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Global Go To Think Tank Index (GGTTI) 2020 launched                    111,75 Think Tanks across the world ranked in different categories.                SDPI is ranked 90th among “Top Think Tanks Worldwide (non-US)”.           SDPI stands 11th among Top Think Tanks in South & South East Asia & the Pacific (excluding India).            SDPI notches 33rd position in “Best New Idea or Paradigm Developed by A Think Tank” category.                SDPI remains 42nd in “Best Quality Assurance and Integrity Policies and Procedure” category.              SDPI stands 49th in “Think Tank to Watch in 2020”.            SDPI gets 52nd position among “Best Independent Think Tanks”.                           SDPI becomes 63rd in “Best Advocacy Campaign” category.                   SDPI secures 60th position in “Best Institutional Collaboration Involving Two or More Think Tanks” category.                       SDPI obtains 64th position in “Best Use of Media (Print & Electronic)” category.               SDPI gains 66th position in “Top Environment Policy Tink Tanks” category.                SDPI achieves 76th position in “Think Tanks With Best External Relations/Public Engagement Program” category.                    SDPI notches 99th position in “Top Social Policy Think Tanks”.            SDPI wins 140th position among “Top Domestic Economic Policy Think Tanks”.               SDPI is placed among special non-ranked category of Think Tanks – “Best Policy and Institutional Response to COVID-19”.                                            Owing to COVID-19 outbreak, SDPI staff is working from home from 9am to 5pm five days a week. All our staff members are available on phone, email and/or any other digital/electronic modes of communication during our usual official hours. You can also find all our work related to COVID-19 in orange entries in our publications section below.    The Sustainable Development Policy Institute (SDPI) is pleased to announce its Twenty-third Sustainable Development Conference (SDC) from 14 – 17 December 2020 in Islamabad, Pakistan. The overarching theme of this year’s Conference is Sustainable Development in the Times of COVID-19. Read more…       FOOD SECIRITY DASHBOARD: On 4th Nov, SDPI has shared the first prototype of Food Security Dashboard with Dr Moeed Yousaf, the Special Assistant to Prime Minister on  National Security and Economic Outreach in the presence of stakeholders, including Ministry of National Food Security and Research. Provincial and district authorities attended the event in person or through zoom. The dashboard will help the government monitor and regulate the supply chain of essential food commodities.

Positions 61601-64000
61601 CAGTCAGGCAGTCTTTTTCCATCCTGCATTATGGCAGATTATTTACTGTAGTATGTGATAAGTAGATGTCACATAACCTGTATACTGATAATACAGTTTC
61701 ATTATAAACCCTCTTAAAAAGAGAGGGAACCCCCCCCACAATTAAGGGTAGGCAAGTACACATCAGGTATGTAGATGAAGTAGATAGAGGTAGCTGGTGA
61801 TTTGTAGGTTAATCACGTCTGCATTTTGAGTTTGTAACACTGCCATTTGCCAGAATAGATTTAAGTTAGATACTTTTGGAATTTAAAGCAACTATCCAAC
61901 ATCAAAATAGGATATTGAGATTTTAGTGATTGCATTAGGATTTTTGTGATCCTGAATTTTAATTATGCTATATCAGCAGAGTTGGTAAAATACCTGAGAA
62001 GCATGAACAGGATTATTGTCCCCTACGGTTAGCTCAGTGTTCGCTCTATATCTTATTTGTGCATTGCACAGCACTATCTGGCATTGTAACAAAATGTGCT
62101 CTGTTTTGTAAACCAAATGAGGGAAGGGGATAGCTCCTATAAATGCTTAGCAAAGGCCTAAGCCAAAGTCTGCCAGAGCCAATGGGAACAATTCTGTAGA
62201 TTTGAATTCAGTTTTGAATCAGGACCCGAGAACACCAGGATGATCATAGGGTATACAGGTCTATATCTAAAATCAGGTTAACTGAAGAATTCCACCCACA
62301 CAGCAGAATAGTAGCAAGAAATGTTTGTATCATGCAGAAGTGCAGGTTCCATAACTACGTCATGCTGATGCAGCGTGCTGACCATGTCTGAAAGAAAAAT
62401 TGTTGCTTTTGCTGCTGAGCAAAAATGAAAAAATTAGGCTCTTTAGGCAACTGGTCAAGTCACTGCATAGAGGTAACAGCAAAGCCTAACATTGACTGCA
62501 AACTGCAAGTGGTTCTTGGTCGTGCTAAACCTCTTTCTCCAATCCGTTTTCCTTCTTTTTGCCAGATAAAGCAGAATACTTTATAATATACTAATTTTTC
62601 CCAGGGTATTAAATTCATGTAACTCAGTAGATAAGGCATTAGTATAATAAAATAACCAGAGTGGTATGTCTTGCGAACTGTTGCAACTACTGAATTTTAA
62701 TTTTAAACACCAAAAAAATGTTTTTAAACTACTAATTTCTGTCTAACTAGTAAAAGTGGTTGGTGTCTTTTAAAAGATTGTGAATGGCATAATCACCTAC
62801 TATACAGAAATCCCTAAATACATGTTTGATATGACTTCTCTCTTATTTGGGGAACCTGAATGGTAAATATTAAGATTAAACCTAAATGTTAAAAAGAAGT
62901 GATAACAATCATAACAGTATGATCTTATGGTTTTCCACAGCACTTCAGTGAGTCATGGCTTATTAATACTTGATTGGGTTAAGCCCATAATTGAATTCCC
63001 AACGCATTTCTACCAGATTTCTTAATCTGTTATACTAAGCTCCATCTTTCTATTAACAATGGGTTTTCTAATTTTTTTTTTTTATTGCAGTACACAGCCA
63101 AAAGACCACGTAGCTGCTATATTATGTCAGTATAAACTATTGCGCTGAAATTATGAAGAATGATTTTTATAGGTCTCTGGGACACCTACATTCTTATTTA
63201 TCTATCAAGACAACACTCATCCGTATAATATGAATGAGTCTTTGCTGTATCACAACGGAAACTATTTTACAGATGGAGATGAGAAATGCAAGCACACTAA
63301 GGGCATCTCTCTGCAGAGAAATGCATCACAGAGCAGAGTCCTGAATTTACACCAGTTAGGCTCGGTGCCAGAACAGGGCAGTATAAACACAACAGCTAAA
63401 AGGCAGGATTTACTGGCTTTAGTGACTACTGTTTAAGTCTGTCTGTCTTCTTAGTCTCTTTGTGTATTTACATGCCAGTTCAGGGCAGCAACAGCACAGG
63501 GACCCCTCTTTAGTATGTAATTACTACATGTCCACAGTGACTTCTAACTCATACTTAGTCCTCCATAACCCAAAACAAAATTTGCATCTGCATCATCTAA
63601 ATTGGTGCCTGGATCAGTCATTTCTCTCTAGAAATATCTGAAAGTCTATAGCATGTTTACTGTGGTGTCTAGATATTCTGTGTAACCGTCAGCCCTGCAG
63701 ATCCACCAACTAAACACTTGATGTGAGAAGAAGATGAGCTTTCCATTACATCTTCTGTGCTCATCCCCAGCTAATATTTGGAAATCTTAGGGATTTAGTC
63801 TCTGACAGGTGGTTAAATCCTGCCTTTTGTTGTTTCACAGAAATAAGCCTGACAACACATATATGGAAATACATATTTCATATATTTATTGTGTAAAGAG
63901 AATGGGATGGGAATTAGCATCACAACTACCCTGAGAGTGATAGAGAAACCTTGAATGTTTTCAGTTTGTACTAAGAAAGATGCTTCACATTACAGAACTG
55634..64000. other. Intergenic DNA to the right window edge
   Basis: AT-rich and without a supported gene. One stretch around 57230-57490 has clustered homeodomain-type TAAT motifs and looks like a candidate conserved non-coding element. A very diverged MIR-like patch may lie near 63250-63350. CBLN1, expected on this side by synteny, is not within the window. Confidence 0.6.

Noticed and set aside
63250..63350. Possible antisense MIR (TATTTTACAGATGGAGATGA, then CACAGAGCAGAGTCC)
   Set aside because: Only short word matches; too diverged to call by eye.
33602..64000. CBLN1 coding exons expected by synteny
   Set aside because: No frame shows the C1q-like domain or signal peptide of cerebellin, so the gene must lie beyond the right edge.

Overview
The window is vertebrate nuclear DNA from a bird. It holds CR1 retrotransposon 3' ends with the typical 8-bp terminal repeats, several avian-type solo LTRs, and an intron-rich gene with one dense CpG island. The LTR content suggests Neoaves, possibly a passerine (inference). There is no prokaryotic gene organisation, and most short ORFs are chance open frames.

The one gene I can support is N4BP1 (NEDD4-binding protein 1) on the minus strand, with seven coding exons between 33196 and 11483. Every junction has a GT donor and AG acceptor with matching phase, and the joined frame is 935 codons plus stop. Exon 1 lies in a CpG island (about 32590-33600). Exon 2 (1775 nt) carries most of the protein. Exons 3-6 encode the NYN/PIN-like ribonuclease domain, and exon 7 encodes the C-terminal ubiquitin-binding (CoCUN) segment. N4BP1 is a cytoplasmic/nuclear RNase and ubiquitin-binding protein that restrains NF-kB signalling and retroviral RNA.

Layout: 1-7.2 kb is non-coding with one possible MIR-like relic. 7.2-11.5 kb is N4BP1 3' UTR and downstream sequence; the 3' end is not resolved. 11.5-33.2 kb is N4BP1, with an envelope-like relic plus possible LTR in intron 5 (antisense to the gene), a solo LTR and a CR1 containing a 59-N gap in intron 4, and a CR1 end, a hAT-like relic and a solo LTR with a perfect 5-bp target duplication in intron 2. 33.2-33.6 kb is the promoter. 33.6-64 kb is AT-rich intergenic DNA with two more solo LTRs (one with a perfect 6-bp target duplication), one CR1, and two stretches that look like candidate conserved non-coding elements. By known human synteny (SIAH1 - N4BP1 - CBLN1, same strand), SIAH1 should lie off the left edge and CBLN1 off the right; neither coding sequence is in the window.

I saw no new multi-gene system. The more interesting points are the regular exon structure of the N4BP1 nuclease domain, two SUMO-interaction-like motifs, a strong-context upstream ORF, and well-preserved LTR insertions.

ECONOMY ? CAN THE GOVT. AFFORD TO REMAIN INDIFFERENT